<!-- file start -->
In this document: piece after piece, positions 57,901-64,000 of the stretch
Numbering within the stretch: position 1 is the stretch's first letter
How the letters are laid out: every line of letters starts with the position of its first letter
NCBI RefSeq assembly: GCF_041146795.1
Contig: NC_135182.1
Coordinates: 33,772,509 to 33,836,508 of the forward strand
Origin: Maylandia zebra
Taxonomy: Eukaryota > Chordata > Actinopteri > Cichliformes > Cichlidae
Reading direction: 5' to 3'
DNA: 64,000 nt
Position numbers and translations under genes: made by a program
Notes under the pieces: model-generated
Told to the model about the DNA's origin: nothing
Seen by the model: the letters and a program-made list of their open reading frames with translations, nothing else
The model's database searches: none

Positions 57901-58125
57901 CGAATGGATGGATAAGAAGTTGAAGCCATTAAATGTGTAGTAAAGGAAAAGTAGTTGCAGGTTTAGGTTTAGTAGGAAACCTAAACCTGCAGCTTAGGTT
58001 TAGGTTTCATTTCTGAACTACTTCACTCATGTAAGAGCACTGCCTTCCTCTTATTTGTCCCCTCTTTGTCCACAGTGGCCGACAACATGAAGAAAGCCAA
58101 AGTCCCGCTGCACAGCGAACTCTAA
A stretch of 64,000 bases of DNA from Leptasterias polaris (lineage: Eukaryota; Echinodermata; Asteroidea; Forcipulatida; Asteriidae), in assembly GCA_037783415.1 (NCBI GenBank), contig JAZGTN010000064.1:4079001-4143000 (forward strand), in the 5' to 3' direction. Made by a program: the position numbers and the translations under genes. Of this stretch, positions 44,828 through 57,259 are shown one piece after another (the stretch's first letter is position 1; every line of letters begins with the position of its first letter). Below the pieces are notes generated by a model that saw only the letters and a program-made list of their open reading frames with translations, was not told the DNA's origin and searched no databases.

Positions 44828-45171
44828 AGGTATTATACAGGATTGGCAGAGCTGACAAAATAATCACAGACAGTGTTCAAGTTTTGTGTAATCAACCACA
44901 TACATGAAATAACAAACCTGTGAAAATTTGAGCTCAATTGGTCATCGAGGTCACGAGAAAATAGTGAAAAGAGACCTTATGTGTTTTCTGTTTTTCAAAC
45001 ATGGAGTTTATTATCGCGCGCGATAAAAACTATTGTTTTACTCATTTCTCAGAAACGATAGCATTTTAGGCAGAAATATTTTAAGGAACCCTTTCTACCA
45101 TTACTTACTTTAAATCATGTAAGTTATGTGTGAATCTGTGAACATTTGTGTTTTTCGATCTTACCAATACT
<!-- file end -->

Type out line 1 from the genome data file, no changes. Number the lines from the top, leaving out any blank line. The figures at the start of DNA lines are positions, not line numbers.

In this document: piece after piece, positions 57,901-64,000 of the stretch